Alaska Road Weather Research: Partnership with NCAR

Abstract and project information last updated: 10 July 2013. Project updates are dated below.

AUTC
Project
Number
RR12.01
Principal
Investigator
Billy Connor
bgconnor@alaska.edu
Funding
Agency

AUTC Alaska Department of Transportation and Public Facilities: Research and Technology Transfer

Project
Budget
202812
Start
Date
1 May 2012
Estimated
End Date
1 May 2013

Abstract

In an effort to mitigate the challenges associated with winter roadway maintenance decisions, the
United States Department of Transportation (USDOT) Federal Highway Administration
(FHWA) initiated a program in 2001 aimed at developing a winter road Maintenance Decision
Support System (MDSS). The primary goal of the MDSS program is to construct a functional
prototype MDSS that can provide objective guidance to winter road maintenance decisionmakers
concerning the appropriate treatment strategies to employ to control roadway snow and
ice during adverse winter weather events. Another important goal of the project is to design the
system in a flexible manner, which will allow for the transfer of this technology to independent
entities that can tailor the system to users in all parts of the world. The National Center for
Atmospheric Research (NCAR), which is operated by the University Corporation for
Atmospheric Research (UCAR), has been the prime laboratory responsible for research and
development efforts related to the MDSS.

The FHWA MDSS utilizes current weather observations and numerical model predictions from
multiple sources to produce route-specific analyses and forecasts of environmental conditions.
Output from this process is used to drive an energy balance model to generate predictions of
pavement conditions along each route of interest. Together, environmental and road condition
information is used to construct recommended treatments, which are based on standard rules of
practice for effective pavement deicing and anti-icing operations.

The broad needs met by the MDSS include the following:
-Centralized weather support
-Enhanced strategic planning capability
-Improved tactical response capability
-Improved adverse road weather notification
-Operation-specific decision support

In keeping with the FHWA’s desire to allow for the successful transfer of the MDSS technology
to different environments and climates, this document outlines the tasks required to successfully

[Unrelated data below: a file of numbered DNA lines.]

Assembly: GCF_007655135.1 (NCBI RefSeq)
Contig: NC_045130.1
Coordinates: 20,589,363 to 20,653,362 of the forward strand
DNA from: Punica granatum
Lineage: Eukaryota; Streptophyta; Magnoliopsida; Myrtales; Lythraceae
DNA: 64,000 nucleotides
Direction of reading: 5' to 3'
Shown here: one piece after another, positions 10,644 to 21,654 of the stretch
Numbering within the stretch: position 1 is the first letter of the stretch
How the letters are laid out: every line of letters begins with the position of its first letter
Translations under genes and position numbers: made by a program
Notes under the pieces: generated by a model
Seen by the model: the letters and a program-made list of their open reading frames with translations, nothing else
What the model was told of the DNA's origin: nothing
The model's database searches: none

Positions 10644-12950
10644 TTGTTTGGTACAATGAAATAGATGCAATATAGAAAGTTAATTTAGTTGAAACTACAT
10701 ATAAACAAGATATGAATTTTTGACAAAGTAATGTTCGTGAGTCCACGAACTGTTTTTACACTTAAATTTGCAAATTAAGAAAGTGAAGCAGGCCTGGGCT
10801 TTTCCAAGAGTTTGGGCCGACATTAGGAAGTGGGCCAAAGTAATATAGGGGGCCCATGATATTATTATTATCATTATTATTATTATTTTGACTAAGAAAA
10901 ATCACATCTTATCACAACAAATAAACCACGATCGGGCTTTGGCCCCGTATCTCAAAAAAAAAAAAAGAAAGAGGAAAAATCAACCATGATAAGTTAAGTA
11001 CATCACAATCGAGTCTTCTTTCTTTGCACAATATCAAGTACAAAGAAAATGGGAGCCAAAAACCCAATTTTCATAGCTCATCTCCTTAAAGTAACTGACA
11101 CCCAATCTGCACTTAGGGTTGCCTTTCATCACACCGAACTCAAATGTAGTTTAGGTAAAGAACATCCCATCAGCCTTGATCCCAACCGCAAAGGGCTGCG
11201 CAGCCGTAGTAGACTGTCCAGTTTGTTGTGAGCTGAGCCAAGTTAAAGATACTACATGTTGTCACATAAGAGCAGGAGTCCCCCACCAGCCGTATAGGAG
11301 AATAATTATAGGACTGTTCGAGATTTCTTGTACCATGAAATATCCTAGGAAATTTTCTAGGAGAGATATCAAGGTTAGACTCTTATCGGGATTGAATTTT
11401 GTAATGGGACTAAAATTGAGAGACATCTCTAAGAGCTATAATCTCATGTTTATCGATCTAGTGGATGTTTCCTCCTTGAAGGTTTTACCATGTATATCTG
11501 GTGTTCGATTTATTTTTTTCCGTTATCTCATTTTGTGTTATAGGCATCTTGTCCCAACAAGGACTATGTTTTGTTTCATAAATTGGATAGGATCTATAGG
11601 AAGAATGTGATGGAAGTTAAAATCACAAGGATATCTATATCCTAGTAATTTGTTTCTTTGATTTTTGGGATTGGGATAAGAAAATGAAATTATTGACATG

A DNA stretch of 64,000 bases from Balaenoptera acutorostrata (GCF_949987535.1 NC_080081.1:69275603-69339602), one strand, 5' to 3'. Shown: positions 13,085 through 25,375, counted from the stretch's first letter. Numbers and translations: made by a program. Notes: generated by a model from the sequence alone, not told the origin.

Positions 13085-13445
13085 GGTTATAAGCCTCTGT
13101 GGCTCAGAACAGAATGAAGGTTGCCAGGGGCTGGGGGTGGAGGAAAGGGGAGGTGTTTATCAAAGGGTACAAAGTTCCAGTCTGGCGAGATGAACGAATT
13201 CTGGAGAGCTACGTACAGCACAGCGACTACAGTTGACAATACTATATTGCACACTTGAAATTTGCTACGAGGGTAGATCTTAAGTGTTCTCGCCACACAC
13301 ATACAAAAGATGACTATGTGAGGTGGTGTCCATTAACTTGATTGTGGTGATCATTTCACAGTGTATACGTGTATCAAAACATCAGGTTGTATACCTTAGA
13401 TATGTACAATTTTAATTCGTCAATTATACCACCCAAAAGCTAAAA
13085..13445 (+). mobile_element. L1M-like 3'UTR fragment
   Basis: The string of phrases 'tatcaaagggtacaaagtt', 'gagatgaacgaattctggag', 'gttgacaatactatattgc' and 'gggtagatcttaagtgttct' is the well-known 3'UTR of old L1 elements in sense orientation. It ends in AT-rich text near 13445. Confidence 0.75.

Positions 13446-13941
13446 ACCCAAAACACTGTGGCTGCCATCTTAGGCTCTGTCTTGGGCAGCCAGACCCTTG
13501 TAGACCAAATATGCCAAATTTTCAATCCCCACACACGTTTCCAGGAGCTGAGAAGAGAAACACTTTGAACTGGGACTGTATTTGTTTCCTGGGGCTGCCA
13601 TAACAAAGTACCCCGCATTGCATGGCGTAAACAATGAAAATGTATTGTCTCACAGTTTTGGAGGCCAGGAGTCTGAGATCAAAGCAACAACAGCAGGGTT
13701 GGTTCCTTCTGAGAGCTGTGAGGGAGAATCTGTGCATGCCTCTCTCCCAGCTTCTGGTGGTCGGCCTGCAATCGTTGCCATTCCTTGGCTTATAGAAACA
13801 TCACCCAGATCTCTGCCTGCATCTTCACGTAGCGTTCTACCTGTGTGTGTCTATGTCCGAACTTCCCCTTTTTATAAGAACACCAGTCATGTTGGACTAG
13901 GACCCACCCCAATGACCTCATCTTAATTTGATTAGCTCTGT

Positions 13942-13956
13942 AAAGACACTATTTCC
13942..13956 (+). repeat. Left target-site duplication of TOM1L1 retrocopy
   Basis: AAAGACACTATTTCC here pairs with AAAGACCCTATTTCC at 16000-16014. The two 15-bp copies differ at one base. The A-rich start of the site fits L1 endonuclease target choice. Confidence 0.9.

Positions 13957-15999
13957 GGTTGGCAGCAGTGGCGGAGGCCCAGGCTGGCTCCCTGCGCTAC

deploy the MDSS system as a demonstration over the Fairbanks area in Central Alaska. To date,
the MDSS system has been deployed and tuned for the City and County of Denver, E470
Highway Authority (toll road in the Denver area), and Denver International Airport. Testing the
system over complex terrain will provide insight into the performance of the system for a
different climate and geography using different rules-of-practice models for users that are forced
to maintain the roads in a different manner than we are accustomed to in the lower 48 states. In a
previous study, which was performed in 2010, the pavement model Model of the Environment
and Temperature of the Roads (METRo), which is an integral part of the road weather system,
was found to be inconsistent over Alaska’s higher latitudes as well as during non-winter seasons.
The problems are likely due to the fact that the model has not been tuned for major surpluses and
deficits of radiation.

In this proposed effort, UCAR shall perform research and develop a demonstration version of the
MDSS tailored for selected roadways in the Fairbanks, AK area. During the demonstration
period, the Alaska DOT version of the MDSS shall be run at UCAR on hardware provided by
Alaska DOT through the contract for this proposed work. UCAR shall assist the end users (as
described in subsequent sections of this proposal) to ensure that the MDSS output routinely is
available during the demonstration period. UCAR shall also conduct a performance analysis of
the MDSS and report on the findings. At the end of the demonstration, the MDSS server and
open-source code will be shipped to Alaska DOT (or to a vendor of their choosing), excluding
any proprietary map service software or weather forecast service that was used in the
demonstration. These services will need to be secured by Alaska DOT after delivery of the
system in order for the system to be installed and made functional.

Final Report

Alaska Road Weather Project: Partnership with NCAR
29 Jan 2015

Alaska Road Weather Project: Partnership with NCAR
Mike Chapman, Seth Linden and Crystal Burghardt
RR12.01.Connor.pdf

Related Project Activity

29 January 2015

Alaska Road Weather Project: Partnership with NCAR

by billy.connor

RR12.01.Connor